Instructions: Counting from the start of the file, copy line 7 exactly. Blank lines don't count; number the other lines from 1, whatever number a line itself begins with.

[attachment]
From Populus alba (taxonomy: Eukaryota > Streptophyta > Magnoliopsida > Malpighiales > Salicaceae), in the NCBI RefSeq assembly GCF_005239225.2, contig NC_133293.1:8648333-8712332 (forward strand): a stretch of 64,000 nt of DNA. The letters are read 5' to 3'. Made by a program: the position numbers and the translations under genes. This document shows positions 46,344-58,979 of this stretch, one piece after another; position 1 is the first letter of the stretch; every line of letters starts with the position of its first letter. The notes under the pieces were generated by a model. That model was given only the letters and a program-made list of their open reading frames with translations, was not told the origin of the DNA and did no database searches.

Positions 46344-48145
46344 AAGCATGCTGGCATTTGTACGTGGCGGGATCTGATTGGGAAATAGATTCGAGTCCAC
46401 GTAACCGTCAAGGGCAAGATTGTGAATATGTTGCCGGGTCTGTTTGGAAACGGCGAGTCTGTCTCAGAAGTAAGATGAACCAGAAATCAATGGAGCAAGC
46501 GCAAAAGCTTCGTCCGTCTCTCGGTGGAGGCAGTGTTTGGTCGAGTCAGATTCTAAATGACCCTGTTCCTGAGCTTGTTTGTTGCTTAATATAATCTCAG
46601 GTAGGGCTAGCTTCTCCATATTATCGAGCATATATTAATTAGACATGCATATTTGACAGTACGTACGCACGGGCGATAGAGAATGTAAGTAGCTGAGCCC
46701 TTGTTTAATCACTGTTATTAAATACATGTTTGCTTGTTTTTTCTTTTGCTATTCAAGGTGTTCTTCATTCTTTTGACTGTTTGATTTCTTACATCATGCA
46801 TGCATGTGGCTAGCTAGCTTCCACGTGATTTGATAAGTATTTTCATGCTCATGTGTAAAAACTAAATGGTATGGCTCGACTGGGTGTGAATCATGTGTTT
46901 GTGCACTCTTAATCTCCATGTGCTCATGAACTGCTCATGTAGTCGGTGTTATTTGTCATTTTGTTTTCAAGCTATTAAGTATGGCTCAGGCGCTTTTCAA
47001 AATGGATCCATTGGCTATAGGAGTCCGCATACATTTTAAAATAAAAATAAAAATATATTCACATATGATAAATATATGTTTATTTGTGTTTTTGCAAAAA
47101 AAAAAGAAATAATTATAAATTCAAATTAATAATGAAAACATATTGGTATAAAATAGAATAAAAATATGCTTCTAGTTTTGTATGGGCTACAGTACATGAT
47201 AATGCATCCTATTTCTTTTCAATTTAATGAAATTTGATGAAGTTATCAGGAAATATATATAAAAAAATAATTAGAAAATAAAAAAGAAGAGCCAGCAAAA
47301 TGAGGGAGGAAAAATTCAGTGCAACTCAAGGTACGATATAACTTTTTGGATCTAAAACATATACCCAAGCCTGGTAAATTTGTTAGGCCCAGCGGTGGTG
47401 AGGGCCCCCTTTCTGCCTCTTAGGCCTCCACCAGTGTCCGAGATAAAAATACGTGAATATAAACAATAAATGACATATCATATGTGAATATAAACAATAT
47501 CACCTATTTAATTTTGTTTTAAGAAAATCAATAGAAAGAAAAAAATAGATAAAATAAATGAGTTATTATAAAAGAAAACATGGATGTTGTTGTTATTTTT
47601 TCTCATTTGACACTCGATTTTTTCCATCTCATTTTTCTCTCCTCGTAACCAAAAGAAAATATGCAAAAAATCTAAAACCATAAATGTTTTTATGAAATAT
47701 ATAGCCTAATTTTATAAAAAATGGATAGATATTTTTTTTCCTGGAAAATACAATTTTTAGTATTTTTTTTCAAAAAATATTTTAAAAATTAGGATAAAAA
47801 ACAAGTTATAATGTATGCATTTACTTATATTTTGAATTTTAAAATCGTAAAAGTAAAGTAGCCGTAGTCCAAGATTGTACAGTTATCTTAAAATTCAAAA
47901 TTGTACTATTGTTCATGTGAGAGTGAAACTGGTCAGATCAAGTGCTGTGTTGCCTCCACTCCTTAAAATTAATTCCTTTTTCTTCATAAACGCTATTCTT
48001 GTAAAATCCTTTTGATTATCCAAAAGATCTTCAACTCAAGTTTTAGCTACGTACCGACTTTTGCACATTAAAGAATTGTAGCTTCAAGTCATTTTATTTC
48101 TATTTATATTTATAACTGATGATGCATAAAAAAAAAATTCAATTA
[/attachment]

46701 TTGTTTAATCACTGTTATTAAATACATGTTTGCTTGTTTTTTCTTTTGCTATTCAAGGTGTTCTTCATTCTTTTGACTGTTTGATTTCTTACATCATGCA